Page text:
# „There are no small problems. Problems that appear small are large problems that are not understood“

—  Santiago Ramón y Cajal, Advice for a Young Investigator (1897), p. 17
1852 - 1934

### „A general problem with much of Western theology… is that the God portrayed is too small. It is a god of a tiny world and not a god of a galaxy, much less a universe.“

—  Carl Sagan American astrophysicist, cosmologist, author and science educator 1934 - 1996
The Varieties of Scientific Experience: A Personal View of the Search for God (2006)

### „[The] amount of search is not a measure of the amount of intelligence being exhibited. What makes a problem a problem is not that a large amount of search is required for its solution, but that a large amount would be required if a requisite level of intelligence were not applied.“

—  Allen Newell American cognitive scientist 1927 - 1992
Computer Science as Empirical Inquiry: Symbols and Search (1975), p. 122.

### „Find a fraction which, multiplied by itself, shall give 6, or… find the square root of 6. This can be shown to be an impossible problem; for it can be shown that no fraction whatsoever multiplied by itself, can give a whole number, unless it be itself a whole number disguised in a fractional form, such as 4&frasl;2 or 21&frasl;3. To this problem, then, there is but one answer, that it is self-contradictory. But if we propose the following problem,—to find a fraction which, multiplied by itself, shall give a product lying between 6 and 6 + a; we find that this problem admits of solution in every case. It therefore admits of solution however small a may be… as small as you please.“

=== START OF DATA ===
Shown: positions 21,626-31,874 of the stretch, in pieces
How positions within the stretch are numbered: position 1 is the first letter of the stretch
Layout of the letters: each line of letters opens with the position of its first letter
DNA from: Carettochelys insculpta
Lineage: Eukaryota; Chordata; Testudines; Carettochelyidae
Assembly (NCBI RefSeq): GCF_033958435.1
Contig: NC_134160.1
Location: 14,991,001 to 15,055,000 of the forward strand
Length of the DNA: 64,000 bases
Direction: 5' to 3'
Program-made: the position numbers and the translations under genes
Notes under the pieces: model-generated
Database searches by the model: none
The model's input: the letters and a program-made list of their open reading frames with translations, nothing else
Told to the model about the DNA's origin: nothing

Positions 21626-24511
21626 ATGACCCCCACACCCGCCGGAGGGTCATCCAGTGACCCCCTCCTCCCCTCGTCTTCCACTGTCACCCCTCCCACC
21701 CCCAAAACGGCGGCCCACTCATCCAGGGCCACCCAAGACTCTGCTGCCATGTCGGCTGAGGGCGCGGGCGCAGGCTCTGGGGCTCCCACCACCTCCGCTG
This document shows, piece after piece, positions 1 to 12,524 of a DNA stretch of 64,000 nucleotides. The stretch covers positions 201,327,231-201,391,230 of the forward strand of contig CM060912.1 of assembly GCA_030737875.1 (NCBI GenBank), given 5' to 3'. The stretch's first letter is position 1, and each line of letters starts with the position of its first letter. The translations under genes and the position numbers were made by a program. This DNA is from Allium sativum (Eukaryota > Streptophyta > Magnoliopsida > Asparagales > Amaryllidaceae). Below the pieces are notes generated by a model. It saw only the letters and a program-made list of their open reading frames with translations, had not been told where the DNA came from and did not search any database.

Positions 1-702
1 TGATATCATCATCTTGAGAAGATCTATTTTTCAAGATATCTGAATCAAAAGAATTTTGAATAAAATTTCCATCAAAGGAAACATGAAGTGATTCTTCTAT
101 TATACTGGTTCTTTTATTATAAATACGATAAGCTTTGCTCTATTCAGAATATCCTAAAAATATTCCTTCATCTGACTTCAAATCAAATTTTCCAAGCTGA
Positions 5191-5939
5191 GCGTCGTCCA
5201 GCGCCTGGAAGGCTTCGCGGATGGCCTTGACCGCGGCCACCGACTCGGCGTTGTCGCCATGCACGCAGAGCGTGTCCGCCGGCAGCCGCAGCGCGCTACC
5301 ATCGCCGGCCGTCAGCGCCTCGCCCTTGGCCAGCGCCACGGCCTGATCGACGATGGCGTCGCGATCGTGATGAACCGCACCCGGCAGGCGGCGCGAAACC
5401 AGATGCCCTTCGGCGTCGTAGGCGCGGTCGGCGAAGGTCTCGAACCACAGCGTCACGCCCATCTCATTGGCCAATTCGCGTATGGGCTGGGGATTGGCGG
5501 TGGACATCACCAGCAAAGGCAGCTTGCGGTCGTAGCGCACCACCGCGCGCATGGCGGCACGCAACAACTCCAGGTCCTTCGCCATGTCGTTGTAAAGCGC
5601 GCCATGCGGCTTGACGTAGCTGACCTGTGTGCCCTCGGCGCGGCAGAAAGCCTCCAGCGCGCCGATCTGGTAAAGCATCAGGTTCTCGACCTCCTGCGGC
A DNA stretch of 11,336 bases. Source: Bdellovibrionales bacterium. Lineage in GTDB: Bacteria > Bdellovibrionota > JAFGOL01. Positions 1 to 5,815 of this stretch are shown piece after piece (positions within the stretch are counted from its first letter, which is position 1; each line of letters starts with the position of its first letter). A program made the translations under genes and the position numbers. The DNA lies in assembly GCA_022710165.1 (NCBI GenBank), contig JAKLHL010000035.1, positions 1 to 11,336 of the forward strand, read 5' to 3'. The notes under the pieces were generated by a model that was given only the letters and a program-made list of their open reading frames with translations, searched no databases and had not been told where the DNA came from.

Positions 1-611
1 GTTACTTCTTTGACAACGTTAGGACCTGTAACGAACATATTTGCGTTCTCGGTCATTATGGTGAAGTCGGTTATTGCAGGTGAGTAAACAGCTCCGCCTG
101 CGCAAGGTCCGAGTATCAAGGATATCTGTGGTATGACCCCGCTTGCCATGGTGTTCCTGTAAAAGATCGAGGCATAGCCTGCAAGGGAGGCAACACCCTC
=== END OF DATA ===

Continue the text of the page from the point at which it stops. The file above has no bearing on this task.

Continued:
—  Augustus De Morgan British mathematician, philosopher and university teacher (1806-1871) 1806 - 1871
The Differential and Integral Calculus (1836), ...there is such a thing as the square root of 6, and it is denoted by &radic;<span style="text-decoration: overline">6</span>. But we do not say we actually find this, but that we approximate to it.

### „The right method in any particular case must be largely determined by the nature of the problem.“

—  Arnold Toynbee British economic historian 1852 - 1883
Lectures on The Industrial Revolution in England (1884), p. 29

### „An attempt to improve intergroup relations has to face a wide variety of tasks. It deals with problems of attitude and stereotypes in regard to other groups and to one's own group, with problems of development of attitudes and conduct during childhood and adolescence, with problems of housing, and the change of the legal structure of the community; it deals with problems of status and caste, with problems of economic discrimination, with political leadership and with leadership in many aspects of community life. It deals with the small social body of a family, a club or a friendship group, with the larger social body of a school or a school system, with neighborhoods and with social bodies of the size of a community, of the state, a nation and with international problems.“

—  Kurt Lewin German-American psychologist 1890 - 1947
1940s, Action research and minority problems, 1946, p. 36.

### „What happens when a brain is educated in problems? It can never solve problems; it can only create more problems. When a brain that is trained to have problems, and to live with problems, solves one problem, in the very solution of that problem, it creates more problems.“

—  Jiddu Krishnamurti Indian spiritual philosopher 1895 - 1986